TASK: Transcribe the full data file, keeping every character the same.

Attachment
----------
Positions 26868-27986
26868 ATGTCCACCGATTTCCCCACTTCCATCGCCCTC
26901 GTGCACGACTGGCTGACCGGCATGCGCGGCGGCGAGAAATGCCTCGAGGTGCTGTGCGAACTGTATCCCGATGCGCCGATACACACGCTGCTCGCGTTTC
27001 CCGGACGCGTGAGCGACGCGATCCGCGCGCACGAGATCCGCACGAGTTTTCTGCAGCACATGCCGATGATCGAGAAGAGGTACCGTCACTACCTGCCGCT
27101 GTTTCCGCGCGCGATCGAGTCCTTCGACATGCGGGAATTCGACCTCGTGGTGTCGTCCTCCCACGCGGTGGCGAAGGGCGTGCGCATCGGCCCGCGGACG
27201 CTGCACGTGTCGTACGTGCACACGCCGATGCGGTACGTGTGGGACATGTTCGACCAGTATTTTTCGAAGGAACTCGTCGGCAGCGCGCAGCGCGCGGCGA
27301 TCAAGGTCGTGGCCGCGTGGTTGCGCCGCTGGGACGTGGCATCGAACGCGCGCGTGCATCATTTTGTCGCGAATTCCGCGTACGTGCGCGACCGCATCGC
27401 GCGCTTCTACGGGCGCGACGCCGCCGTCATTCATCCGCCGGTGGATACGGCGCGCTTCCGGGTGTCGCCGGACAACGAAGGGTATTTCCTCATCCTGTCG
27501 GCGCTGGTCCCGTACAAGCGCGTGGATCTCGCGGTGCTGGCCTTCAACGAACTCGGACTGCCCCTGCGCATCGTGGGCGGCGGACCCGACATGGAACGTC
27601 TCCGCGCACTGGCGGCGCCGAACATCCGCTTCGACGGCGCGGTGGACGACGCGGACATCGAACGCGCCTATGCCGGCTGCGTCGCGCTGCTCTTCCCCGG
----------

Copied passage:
Positions 26868-27986
26868 ATGTCCACCGATTTCCCCACTTCCATCGCCCTC
26901 GTGCACGACTGGCTGACCGGCATGCGCGGCGGCGAGAAATGCCTCGAGGTGCTGTGCGAACTGTATCCCGATGCGCCGATACACACGCTGCTCGCGTTTC
27001 CCGGACGCGTGAGCGACGCGATCCGCGCGCACGAGATCCGCACGAGTTTTCTGCAGCACATGCCGATGATCGAGAAGAGGTACCGTCACTACCTGCCGCT
27101 GTTTCCGCGCGCGATCGAGTCCTTCGACATGCGGGAATTCGACCTCGTGGTGTCGTCCTCCCACGCGGTGGCGAAGGGCGTGCGCATCGGCCCGCGGACG
27201 CTGCACGTGTCGTACGTGCACACGCCGATGCGGTACGTGTGGGACATGTTCGACCAGTATTTTTCGAAGGAACTCGTCGGCAGCGCGCAGCGCGCGGCGA
27301 TCAAGGTCGTGGCCGCGTGGTTGCGCCGCTGGGACGTGGCATCGAACGCGCGCGTGCATCATTTTGTCGCGAATTCCGCGTACGTGCGCGACCGCATCGC
27401 GCGCTTCTACGGGCGCGACGCCGCCGTCATTCATCCGCCGGTGGATACGGCGCGCTTCCGGGTGTCGCCGGACAACGAAGGGTATTTCCTCATCCTGTCG
27501 GCGCTGGTCCCGTACAAGCGCGTGGATCTCGCGGTGCTGGCCTTCAACGAACTCGGACTGCCCCTGCGCATCGTGGGCGGCGGACCCGACATGGAACGTC
27601 TCCGCGCACTGGCGGCGCCGAACATCCGCTTCGACGGCGCGGTGGACGACGCGGACATCGAACGCGCCTATGCCGGCTGCGTCGCGCTGCTCTTCCCCGG